I’m a terrible dancer and singer, so the electricity I adore in the aforementioned performers manifests in my work in different ways, such as an ongoing series of deviations, or a resistance to consistency and formal restraint. The lyric’s charge always catalyses new arrangements: it crackles not only through the recording, but across forms and bodies in elaborate, improvised, staged and/or filmic choreographies. Similarly, I tend to think not only of the charge of my language, but about how this charge might propel the poem into distributions across an open field, or how it might slip through the crevices between words into arrays of diacritical marks—dashes, brackets, loops, shapes, even photographs.        

Perhaps most importantly of all, it is because of the way that those three musicians are to different extents instances of trans-poetics—trans-cultural, trans-genre, even trans-sexual—that my own practice is often thoroughly relational. A song is not just a song or its recording, but it can also flourish in dance; a voice is not just a site of meaning, but it can become one of a set of instruments; a body is not just a set of atoms in space, but… and so on. A poet rather than an instrumentalist, I look instead for compositional relation with other writers and artists, or with the places I’m in (eg. Opera) or the species with which I share such places (eg. Lyre).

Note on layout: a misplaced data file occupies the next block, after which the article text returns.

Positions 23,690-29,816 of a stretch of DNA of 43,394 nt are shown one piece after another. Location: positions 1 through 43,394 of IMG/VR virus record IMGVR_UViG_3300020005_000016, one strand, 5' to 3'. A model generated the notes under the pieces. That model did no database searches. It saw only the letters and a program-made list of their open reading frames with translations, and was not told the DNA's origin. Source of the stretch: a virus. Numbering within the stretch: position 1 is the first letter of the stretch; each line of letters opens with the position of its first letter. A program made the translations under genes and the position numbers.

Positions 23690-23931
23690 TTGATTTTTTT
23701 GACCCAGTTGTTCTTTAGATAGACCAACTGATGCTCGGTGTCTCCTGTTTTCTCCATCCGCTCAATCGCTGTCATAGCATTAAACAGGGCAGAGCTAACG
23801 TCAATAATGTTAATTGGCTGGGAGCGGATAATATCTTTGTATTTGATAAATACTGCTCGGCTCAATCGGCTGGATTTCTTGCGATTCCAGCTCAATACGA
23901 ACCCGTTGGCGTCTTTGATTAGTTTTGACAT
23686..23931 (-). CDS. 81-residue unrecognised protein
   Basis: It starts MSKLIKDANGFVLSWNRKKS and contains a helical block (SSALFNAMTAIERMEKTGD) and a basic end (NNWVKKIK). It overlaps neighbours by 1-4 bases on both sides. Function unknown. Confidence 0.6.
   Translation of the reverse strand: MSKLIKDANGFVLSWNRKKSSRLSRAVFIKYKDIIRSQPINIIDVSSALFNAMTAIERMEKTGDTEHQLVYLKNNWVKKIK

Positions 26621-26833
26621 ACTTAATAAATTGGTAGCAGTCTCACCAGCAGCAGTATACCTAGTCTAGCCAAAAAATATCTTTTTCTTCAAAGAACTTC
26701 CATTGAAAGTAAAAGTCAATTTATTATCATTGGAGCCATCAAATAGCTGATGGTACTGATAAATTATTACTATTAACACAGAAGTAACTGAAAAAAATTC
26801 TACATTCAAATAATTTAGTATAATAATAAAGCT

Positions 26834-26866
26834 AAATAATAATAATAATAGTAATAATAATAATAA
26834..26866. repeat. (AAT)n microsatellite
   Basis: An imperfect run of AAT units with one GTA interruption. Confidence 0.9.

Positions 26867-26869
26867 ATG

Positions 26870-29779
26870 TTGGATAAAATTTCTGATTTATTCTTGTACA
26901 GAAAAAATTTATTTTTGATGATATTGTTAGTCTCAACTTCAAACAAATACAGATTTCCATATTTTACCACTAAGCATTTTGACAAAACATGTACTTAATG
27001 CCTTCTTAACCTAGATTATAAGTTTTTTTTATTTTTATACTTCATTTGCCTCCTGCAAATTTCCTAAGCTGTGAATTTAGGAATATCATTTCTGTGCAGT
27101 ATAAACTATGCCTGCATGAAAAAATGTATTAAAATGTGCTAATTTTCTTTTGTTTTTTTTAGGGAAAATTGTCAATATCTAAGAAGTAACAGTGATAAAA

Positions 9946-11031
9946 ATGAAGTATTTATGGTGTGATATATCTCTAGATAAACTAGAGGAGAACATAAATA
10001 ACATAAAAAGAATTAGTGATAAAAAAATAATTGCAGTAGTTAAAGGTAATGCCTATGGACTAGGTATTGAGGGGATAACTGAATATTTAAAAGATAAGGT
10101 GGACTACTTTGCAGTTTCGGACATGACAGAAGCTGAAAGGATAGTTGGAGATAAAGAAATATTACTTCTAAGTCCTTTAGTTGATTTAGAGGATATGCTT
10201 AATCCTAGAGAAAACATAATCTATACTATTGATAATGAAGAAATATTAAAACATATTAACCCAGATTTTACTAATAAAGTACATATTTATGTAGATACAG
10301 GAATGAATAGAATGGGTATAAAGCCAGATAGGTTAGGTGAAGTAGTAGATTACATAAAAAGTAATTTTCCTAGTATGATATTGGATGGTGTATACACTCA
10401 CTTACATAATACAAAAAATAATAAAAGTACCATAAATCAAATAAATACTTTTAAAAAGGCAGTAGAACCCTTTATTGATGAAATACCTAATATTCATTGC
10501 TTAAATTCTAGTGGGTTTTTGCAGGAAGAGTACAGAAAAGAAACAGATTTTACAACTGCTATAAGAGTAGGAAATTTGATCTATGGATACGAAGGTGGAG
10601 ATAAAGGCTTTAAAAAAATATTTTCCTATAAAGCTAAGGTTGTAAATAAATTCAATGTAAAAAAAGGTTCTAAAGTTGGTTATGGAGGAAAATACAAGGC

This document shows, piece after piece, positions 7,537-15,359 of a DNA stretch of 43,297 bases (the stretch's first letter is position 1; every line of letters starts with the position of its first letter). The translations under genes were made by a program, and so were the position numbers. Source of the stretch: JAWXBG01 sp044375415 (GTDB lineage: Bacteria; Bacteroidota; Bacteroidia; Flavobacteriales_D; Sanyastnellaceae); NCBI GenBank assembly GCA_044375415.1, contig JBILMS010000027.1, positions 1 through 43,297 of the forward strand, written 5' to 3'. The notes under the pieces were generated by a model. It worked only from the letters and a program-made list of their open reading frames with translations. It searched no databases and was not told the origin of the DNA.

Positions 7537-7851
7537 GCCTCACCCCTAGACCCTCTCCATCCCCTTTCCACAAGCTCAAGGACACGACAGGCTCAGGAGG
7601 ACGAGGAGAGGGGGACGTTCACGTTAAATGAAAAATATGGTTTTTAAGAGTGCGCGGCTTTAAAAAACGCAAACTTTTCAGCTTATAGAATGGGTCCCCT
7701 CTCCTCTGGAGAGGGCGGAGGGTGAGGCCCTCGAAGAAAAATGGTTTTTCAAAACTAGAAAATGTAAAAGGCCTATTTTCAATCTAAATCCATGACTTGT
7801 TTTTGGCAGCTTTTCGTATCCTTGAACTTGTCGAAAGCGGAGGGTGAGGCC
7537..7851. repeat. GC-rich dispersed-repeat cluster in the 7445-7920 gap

But I don’t spend my whole life writing, so this electricity is tapped relatively rarely and, if I go for too long without feeling it, I become lethargic and sometimes chronically fatigued. By the end of a teaching semester, for example, having marked a mountain of assignments and spent hours tabulating and uploading students’ results, all the while trying to ignore a black cloud of looming deadlines for course profiles, grant applications, conference proposals, journal articles, proofs, etc, I am so far from any kind of electricity that I could be in a different body.

Still, I have been able to find rare moments of grace in other roles associated with my primary mode of labour—in lecturing, for example, where, in particular lectures under particular conditions, I feel a freedom in my body, a power in it, which might be similar to the performer’s. I feel that what I am saying is travelling not only out of my mouth but down my arms and out of my hands, and out of my chest, and down through my legs into the floor, so that the whole lecture theatre becomes charged with the force from my body, and all I want is to let it keep flowing, for everyone to get swept up in it so that we can lose our lives to poetry, if only for fifty minutes.